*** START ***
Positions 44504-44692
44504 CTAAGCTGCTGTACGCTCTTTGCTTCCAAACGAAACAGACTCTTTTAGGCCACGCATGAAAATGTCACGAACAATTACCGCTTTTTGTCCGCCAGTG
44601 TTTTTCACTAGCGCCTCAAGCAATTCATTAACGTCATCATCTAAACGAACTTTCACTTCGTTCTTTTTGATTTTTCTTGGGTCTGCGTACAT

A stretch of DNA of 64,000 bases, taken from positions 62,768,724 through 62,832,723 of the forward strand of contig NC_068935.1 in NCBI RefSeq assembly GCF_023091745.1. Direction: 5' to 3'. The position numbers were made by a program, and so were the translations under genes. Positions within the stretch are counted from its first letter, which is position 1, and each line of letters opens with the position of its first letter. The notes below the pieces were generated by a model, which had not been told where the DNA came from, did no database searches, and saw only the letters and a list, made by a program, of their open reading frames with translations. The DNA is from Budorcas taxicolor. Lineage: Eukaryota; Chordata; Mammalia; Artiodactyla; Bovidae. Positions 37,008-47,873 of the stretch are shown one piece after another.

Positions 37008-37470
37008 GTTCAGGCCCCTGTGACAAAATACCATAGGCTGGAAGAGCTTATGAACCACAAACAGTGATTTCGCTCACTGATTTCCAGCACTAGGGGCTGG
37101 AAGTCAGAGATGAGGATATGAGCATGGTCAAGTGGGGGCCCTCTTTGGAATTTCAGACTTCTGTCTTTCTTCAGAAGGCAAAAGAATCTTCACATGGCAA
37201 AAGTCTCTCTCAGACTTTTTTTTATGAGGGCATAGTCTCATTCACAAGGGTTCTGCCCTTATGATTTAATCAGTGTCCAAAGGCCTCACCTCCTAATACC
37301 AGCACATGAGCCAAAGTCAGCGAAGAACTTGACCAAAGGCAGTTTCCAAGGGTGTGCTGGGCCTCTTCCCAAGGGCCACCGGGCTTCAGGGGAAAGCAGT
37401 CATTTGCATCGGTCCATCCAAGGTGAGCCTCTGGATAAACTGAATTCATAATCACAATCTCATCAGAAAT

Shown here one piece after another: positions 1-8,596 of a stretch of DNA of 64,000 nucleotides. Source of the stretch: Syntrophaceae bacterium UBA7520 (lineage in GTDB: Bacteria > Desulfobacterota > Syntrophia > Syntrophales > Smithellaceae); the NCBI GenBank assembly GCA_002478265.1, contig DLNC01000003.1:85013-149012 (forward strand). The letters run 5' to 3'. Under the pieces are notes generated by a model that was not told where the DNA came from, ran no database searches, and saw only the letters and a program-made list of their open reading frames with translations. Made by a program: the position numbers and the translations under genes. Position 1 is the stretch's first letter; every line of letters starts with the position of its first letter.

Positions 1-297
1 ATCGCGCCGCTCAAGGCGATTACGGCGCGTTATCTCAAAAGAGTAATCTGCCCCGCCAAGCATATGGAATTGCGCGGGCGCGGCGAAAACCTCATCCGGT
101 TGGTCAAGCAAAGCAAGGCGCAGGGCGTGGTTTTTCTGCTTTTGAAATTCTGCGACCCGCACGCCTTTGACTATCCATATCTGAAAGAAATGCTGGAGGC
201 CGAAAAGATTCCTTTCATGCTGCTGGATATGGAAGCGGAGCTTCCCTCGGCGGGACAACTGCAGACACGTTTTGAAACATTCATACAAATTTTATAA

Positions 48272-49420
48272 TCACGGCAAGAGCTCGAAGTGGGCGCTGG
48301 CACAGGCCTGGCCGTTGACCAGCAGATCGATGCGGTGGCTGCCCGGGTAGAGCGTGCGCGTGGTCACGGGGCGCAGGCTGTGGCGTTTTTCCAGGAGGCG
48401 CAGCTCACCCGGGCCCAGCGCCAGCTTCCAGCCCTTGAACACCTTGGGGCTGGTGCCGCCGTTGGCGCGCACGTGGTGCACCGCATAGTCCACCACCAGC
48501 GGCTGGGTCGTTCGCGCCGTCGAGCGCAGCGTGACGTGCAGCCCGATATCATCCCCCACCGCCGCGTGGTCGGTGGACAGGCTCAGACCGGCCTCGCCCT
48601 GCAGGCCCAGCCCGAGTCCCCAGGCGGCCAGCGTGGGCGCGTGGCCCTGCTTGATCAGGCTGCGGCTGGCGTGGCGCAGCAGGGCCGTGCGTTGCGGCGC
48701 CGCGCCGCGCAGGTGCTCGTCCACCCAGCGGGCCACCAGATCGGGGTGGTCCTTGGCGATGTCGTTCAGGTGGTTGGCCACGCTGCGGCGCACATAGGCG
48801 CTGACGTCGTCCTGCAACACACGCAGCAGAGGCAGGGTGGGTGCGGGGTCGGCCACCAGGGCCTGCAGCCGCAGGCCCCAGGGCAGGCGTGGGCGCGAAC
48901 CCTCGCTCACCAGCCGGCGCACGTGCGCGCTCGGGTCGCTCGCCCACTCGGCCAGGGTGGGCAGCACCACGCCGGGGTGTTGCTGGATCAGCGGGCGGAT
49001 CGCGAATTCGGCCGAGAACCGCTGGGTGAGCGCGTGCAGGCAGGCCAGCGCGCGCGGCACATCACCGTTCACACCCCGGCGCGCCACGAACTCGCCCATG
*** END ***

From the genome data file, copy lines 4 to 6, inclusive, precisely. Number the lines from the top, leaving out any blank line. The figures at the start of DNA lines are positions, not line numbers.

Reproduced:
A stretch of DNA of 64,000 bases, taken from positions 62,768,724 through 62,832,723 of the forward strand of contig NC_068935.1 in NCBI RefSeq assembly GCF_023091745.1. Direction: 5' to 3'. The position numbers were made by a program, and so were the translations under genes. Positions within the stretch are counted from its first letter, which is position 1, and each line of letters opens with the position of its first letter. The notes below the pieces were generated by a model, which had not been told where the DNA came from, did no database searches, and saw only the letters and a list, made by a program, of their open reading frames with translations. The DNA is from Budorcas taxicolor. Lineage: Eukaryota; Chordata; Mammalia; Artiodactyla; Bovidae. Positions 37,008-47,873 of the stretch are shown one piece after another.

Positions 37008-37470
37008 GTTCAGGCCCCTGTGACAAAATACCATAGGCTGGAAGAGCTTATGAACCACAAACAGTGATTTCGCTCACTGATTTCCAGCACTAGGGGCTGG